Well help is at hand for you to conserve even more energy and put an end to running across the pitch only to see the ball move away in the distance. This can be done in various ways to best suit your team but basically it’s like this. Instead of having your forwards trundling or walking across the pitch to the breakdown, but really only getting in the way of the backs, have them stay in channels after a set piece, working up and down the pitch as opposed to across it.

For instance, and depending on who’s attacking or defending, have your front and second rows stand near to or behind or in front of the centres and wings, leaving your back row to cover the entire field. Or split your pack down the middle and have them work the left and right sides of the pitch, depending on their scrum positions. The variations are endless and you could chop and change during the match to suit attack or defence, making the opposition even more confused.

The advantages of this system, I believe, are that it allows for:

• On the shoulder support for offloading the ball in the tackle, getting players into gaps.

• Doubling up in defence, allowing for two man tackles.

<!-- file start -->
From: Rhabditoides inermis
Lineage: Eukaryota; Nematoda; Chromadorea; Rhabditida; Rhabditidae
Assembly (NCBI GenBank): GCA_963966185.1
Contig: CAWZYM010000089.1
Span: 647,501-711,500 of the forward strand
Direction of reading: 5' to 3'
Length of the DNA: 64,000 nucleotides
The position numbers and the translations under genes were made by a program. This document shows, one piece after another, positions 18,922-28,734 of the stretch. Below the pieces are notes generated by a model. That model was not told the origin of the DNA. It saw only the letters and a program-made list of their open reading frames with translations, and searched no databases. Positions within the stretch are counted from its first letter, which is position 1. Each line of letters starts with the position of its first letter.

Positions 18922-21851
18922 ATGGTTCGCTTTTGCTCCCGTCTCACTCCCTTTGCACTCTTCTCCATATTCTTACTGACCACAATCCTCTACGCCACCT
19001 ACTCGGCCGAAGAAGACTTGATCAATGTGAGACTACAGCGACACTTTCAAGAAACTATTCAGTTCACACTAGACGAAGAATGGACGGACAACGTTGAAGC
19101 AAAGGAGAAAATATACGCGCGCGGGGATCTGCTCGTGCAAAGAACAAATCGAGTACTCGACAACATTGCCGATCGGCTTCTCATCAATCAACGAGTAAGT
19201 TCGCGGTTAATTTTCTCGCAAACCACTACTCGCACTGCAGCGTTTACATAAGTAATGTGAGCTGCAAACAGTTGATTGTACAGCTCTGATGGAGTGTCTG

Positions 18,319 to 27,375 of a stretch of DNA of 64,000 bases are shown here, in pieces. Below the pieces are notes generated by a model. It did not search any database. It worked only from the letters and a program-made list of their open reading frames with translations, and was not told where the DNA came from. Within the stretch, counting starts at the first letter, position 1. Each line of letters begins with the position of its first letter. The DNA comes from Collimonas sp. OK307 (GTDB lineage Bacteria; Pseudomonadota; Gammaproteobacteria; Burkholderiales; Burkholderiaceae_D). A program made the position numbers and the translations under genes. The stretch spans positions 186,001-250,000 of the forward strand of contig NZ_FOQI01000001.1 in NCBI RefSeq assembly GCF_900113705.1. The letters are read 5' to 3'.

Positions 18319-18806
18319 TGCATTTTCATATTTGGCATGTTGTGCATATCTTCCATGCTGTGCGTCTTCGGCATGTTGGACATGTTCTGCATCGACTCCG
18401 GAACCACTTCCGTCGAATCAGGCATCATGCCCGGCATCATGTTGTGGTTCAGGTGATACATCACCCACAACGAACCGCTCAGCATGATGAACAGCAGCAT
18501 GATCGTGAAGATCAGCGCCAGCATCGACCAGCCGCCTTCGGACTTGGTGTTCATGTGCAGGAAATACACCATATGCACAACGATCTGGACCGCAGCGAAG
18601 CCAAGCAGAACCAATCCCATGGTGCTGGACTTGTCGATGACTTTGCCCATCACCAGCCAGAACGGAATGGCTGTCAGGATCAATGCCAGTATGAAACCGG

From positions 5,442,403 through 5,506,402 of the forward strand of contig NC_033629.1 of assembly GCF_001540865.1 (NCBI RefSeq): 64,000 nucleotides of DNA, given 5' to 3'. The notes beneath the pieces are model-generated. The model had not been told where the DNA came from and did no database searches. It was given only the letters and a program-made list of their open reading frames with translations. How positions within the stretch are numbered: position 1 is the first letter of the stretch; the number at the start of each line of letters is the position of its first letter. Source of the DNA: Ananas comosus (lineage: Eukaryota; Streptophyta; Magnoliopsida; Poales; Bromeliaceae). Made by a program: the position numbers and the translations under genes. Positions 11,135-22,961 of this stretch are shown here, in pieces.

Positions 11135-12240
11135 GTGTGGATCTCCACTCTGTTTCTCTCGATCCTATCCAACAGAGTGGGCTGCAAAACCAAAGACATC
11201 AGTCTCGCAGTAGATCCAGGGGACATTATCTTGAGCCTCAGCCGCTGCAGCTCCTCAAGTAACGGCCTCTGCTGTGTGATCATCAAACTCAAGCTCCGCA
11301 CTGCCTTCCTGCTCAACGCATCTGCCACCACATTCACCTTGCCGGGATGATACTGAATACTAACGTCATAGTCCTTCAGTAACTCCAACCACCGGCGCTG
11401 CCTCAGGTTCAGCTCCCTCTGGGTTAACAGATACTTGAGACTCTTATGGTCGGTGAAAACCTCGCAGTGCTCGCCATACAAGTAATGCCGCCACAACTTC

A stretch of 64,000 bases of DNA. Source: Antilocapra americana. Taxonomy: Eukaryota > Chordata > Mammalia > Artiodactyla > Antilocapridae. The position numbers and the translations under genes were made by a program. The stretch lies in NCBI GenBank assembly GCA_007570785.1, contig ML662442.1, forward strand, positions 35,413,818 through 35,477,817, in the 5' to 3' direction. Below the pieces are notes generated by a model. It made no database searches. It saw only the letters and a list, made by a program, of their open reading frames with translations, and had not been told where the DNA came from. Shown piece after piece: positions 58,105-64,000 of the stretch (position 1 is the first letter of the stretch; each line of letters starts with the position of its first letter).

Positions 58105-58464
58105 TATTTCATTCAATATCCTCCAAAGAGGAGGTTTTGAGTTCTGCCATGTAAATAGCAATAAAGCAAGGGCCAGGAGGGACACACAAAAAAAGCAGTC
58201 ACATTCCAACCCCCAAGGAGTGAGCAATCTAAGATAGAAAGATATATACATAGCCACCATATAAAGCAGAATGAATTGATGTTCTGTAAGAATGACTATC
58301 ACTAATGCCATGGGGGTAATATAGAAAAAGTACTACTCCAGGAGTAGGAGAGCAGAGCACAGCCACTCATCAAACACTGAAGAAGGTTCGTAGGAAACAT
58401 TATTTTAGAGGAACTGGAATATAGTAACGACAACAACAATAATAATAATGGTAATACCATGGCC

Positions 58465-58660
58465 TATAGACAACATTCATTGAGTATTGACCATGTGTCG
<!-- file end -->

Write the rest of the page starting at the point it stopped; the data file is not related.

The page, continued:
• Mini rucks, ensuring you get quicker ball.

• Secure, quicker ball at the breakdown, as your players get there first.

• More of your players to defend in midfield, giving the opposition less options in attack.

• More of your players to attack in midfield, offering you more overlap opportunities.

• More of your players to cover when a team mate is out of position following a move.

You might be thinking what if the opposition use a rolling maul and you haven’t got sufficient numbers to counteract?

Well rolling mauls are hard to stop once they get going and need to be stopped on the outset. However, with the experimental laws (ELVs) being trailed you could soon be able to collapse a maul anyway.

Colin Astley, www.inno-rugby.co.uk